Conceptual model developed by the Mixed Migration Centre for the Africa Climate Mobility Initiative, a new, large-scale research project on climate-forced mobility in Africa. The model focuses on understanding the role of environmental and climate-related factors in mobility, acknowledging the role of a wide range of other factors in determining migration outcomes and migration and displacement within the full range of potential outcomes, including the risk of involuntary immobility as well as mobility as a voluntary coping or adaptation strategy.
Mobility and climate change in Africa
Undeniably, some regions will be more severely impacted by climate change than others, and in Africa extreme and unpredictable weather has already led to natural disasters and negatively impacted on crop yields and fisheries; these impacts are likely to intensify. Research indicates that climate change-induced migration and displacement is also already underway, and is likely to increase in the future. Mobility patterns across Africa are changing for numerous reasons, making it even more difficult to tease out the relationship between climate-related events and changes in mobility. But it is essential to do so, in order to support and facilitate successful climate change adaptation strategies, including safe migration.
Seven case studies on climate and mobility
The Mixed Migration Centre, in support of the Africa Climate and Mobility Initiative, is launching a new study to find out more about individual and household aspirations and decision-making around mobility in areas impacted by climate-related events. MMC will be conducting data collection among populations in seven locations in Africa where various kinds of climate extremes are observed and where displacement, migration, or immobility is occurring. Applying mixed methods and reaching across the continent, we will conduct household surveys, focus group discussions, and in-depth interviews in Angola, Egypt, Malawi, Mozambique, Nigeria, western Sahel, and Uganda. The objective is to capture the human face of climate-forced mobility and to unpack the multitude of experiences, perspectives and drivers of (im)mobilities in response to climate-related events. What are people’s aspirations to move? And their capacities? Where do climate-related events lie in driving those aspirations? And for those who move, how does that play out?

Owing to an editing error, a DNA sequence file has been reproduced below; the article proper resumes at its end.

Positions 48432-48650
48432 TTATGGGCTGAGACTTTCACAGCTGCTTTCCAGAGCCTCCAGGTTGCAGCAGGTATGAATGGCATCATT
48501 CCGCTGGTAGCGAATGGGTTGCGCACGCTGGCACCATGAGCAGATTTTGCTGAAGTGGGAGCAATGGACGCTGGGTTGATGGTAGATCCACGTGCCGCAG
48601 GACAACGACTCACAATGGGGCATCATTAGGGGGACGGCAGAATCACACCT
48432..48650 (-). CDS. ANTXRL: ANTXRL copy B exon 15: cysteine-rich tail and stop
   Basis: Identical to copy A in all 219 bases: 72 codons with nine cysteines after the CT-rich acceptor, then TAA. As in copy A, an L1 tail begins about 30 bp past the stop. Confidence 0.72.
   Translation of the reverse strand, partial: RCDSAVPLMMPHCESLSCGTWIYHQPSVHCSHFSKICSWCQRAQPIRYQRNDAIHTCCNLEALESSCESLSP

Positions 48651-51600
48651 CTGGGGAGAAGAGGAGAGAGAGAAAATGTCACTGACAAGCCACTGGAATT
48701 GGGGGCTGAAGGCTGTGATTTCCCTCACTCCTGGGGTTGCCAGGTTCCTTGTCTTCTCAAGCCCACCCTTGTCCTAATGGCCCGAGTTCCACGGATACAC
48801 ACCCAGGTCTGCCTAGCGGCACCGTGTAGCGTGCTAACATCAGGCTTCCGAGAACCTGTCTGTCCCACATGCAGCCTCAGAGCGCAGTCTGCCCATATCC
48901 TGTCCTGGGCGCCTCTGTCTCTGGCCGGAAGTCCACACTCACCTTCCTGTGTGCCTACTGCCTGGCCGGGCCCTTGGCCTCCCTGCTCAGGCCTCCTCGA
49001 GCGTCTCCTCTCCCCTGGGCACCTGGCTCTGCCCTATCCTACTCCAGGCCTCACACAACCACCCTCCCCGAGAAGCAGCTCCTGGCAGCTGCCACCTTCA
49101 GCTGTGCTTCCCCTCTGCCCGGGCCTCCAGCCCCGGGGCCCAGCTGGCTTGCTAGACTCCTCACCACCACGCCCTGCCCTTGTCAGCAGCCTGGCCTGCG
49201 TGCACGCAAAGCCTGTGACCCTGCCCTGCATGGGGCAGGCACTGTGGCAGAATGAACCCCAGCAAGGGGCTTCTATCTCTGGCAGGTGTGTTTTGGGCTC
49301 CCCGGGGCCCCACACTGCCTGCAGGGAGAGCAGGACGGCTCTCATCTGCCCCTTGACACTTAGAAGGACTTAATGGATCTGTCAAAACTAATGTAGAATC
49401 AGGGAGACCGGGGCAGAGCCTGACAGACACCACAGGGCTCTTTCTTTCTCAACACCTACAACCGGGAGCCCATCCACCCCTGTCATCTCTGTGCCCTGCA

The findings, which will be published before the end of 2021, will provide insights from each specific case study, as well as look at cross-cutting thematics, with the aim to inform the design of inclusive recommendations and policies in support of populations who are affected by climate-related events, and which will assist adaption and resilience in places of origin, and facilitate safe mobility and successful integration.
The MMC research takes place under the umbrella of the Africa Climate Mobility Initiative (ACMI) – Shaping the Future of Mobility in Africa, Addressing Climate-Forced Displacement and Migration -, led by the African Union, UNDP, the World Bank Group, IOM and UNFCCC. The MMC field research takes place in parallel to a companion quantitative modelling exercise by Columbia University. MMC’s study is funded by the Ford Foundation, Porticus Foundation and the Mayors Migration Council. For more information, contact the project lead Jane Linekar, email@example.com.